We continue on our journey among the world’s most exclusive golf clubs, those in which only the luckiest (or those with the best connections) can hope to play. This time it is the turn of the Congressional Country Club, which is the most popular club among U.S. politicians. And by the CIA.
The first golf club built through crowdfunding
We are not talking about crowdfunding as we understand it today, of course: something like this would have been impossible in 1921. Nonetheless, the Congressional Contry Club was created through a very similar, though necessarily more limited, mechanism.
It is the early 1920s and golf is becoming increasingly popular, in the United States. Perhaps all too popular. Congressmen Oscar E. Bland and O.R. Luhring are beginning to feel the weight of this unwieldy popularity. In fact, there is not a single exclusive club dedicated only to politicians, industrialists, important members of society.
It is time to fix it, but how?
The two turn to Herbert Hoover, the Secretary of the Department of Commerce at the time. As a good businessman, Hoover has the idea behind contemporary crowdfunding projects: bring the project to the attention of the target audience and, in exchange for a financial contribution, promise early access to the product/service. Specifically, the three propose a lifetime membership to any member of Congress or entrepreneur who donates $1,000 on trust.
In a few months, the three men manage to raise the necessary money and the project gets off the ground.
Admission for members of Congress only (or nearly so)
Participants in ante litteram crowdfunding include such prominent figures as:
John D. Rockefeller, one of the richest men of all time;
Walter Chrysler, founding industrialist of the eponymous automaker;
William Randolph Hearst, the politician and journalist whose story inspired “Citizen Kane.”
Bernard B. Baruch, Lone Wolf of Wall Street and future adviser to President Franklin D. Roosevelt.
The club was inaugurated on May 23, 1924, with a special event attended by all the nation’s most prominent personalities. The gala dinner has about 7,000 guests, including politicians and American business personalities.
After the opening, the range of excellent club members opens up even more. Not only members of Congress, but even presidents of the United States. Over the years the Congressional Country Club has seen presidents Coolidge, Hoover, Taft, Eisenhower, Bush father and son, Clinton, and Obama pass through.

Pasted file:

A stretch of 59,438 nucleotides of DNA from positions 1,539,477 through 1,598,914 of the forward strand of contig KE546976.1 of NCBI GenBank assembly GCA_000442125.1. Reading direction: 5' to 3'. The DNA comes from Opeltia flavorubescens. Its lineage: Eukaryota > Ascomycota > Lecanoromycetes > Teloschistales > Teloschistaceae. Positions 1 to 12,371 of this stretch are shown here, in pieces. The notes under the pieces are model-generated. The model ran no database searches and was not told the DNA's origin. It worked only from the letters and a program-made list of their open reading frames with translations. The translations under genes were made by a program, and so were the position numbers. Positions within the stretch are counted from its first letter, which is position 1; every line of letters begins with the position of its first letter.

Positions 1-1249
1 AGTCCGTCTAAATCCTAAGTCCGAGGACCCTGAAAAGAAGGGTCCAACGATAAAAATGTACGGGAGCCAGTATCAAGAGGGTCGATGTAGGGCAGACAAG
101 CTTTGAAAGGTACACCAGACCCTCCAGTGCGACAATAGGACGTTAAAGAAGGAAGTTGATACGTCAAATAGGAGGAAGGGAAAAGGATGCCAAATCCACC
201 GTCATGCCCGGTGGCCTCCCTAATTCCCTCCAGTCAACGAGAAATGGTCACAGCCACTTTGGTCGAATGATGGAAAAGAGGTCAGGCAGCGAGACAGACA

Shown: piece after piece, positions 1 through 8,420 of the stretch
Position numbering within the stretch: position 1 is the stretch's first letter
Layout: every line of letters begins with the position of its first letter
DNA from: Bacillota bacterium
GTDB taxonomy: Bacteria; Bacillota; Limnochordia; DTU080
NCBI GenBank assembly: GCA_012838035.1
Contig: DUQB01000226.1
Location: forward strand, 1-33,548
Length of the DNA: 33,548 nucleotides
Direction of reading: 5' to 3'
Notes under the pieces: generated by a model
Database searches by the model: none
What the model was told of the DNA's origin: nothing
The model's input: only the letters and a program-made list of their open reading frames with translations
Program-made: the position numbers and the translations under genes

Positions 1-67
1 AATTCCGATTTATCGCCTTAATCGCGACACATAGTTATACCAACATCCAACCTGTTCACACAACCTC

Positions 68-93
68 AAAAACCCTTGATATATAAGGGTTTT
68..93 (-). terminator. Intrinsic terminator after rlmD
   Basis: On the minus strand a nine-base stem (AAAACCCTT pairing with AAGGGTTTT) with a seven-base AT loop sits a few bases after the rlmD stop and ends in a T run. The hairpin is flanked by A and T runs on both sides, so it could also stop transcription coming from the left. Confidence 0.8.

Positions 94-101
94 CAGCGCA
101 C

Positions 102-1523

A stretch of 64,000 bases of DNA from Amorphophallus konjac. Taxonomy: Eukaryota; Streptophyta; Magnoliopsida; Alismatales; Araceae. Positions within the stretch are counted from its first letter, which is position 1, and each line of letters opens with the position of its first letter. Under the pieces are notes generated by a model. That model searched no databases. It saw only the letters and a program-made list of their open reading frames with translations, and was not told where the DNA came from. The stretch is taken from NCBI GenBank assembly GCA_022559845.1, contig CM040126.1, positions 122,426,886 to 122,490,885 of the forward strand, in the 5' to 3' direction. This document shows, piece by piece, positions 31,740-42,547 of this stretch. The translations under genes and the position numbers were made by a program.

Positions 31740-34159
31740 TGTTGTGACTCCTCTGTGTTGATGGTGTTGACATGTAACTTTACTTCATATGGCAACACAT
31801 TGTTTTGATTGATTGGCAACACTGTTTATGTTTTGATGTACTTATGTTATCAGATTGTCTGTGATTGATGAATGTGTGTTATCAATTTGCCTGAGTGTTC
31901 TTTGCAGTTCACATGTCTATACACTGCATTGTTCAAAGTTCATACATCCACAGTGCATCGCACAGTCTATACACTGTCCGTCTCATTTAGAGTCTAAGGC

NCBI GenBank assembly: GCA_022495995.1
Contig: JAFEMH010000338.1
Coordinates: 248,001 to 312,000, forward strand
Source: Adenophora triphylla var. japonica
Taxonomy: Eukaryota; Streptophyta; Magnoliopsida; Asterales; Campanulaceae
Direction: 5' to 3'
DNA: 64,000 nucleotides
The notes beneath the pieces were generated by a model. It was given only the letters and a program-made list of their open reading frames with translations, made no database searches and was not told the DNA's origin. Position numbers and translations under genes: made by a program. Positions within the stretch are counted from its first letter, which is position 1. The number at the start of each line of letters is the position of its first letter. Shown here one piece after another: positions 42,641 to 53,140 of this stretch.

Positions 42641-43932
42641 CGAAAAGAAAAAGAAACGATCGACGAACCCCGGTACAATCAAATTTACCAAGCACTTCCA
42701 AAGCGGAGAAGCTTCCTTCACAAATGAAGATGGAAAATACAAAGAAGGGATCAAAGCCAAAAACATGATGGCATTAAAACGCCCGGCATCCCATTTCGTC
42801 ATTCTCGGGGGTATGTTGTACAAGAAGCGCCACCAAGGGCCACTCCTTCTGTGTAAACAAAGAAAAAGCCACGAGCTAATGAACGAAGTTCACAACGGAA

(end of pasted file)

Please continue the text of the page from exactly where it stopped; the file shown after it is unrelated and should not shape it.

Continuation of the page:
And the CIA, of course.
The disastr of the Great Depression
What does the CIA have to do with an exclusive golf club? To find out, one must step back to the time of the Great Depression, when all seemed lost for Americans and the Congressional Contry Club.
In 1929, the disastrous collapse of the New York Stock Exchange occurred, kicking off one of the greatest economic disasters of all time. The club is not yet ten years old and is already in danger of dying, crushed by the crisis.
Yet somehow the Congressional Contry Club manages to stay afloat throughout the decade that follows. Until World War II arrives which, instead of dealing the death blow to the club, saves it for good.
The CIA also treads the golf courses. In his own way
It is 1943 and theOffice of Strategic Services is preparing a group of special forces, the future CIA. There is only one problem: there is a lack of a place for men to be trained. You need a large enough, secluded place where you can reproduce the dynamics of the battlefield. It also needs to be controlled by trusted people who care about the fate of the United States.
People like members of Congress, for example.
Future CIA chief William Donovan contacts Congressional management with a proposal that is all too tempting, given the conditions of the club: $4,000 a month to make the golf course a battleground, in the most literal sense of the word. Restructuring will always be borne by the CIA.
Looking at the Congressional fields today, it is impossible to see the craters left by shells and mortar marks. It seems that the $200,000 in renovations was really well spent. Yet, every November a handful of old CIA spies gather at the Congressional Contry Club for an annual meeting, and the recommendation is always the same:
“Please don’t blow anything up.”
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